Management of rattlesnake-human interaction: the effects of short-distance translocation on Crotalus O. Oreganus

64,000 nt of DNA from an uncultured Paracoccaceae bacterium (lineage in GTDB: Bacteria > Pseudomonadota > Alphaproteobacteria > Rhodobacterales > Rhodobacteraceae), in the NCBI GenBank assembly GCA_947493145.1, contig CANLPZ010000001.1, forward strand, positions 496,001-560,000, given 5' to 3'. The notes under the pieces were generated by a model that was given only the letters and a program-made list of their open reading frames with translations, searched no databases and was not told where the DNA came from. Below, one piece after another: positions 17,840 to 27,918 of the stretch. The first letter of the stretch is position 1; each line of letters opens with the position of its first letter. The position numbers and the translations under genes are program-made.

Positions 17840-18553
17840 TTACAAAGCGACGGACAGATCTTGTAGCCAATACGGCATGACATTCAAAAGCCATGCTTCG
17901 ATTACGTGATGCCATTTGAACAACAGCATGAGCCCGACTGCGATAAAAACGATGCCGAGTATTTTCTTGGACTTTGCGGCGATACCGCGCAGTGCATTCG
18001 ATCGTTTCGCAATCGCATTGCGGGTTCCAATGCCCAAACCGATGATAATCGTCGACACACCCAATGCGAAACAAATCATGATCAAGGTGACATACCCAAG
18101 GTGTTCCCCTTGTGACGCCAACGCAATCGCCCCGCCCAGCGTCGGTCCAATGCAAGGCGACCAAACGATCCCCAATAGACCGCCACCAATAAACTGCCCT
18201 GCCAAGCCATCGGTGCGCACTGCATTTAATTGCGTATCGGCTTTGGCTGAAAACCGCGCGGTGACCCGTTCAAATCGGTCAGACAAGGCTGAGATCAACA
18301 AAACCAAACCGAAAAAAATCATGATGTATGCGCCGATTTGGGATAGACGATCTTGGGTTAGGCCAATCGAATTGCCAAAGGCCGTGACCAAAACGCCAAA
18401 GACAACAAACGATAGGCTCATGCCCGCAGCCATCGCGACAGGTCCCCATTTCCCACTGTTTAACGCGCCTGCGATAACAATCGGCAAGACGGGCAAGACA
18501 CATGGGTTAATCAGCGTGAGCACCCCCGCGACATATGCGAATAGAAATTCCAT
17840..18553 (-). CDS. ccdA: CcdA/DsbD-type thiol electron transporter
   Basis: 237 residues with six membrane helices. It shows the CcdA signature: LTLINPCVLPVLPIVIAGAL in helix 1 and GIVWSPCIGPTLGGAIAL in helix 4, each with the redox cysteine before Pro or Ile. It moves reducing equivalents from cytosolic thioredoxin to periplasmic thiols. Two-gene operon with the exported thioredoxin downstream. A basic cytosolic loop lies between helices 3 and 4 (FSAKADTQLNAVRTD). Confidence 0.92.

Short-distance translocation (SDT) is commonly used to mitigate rattlesnake-human interaction, yet little is known about the success rate, nor the effects of translocation on the spatial ecology, behaviour, and welfare of rattlesnakes. Because rattlesnakes demonstrate homing behaviour, I predicted that after SDT snakes would return to capture locations, which would increase rattlesnake movements and activity range size and ultimately have negative effects on body condition, behaviour, and mortality rates. I used radio-telemetry to monitor 28 Western Rattlesnakes ('Crotalus o. oreganus') near Osoyoos, BC in 2004 and 2005. Forty seven 500m SDTs were performed on 14 transmittered individuals. Translocated rattlesnakes moved further than control rattlesnakes but there was no evidence of an effect on frequency of movements or size of activity ranges. Although SDT snakes moved further, there was no evidence body condition, behaviour, or mortality rates were affected by SDT. SDT was a viable short-term solution to rattlesnake-human interaction but failed as a stand alone long-term management strategy due to high rates of return.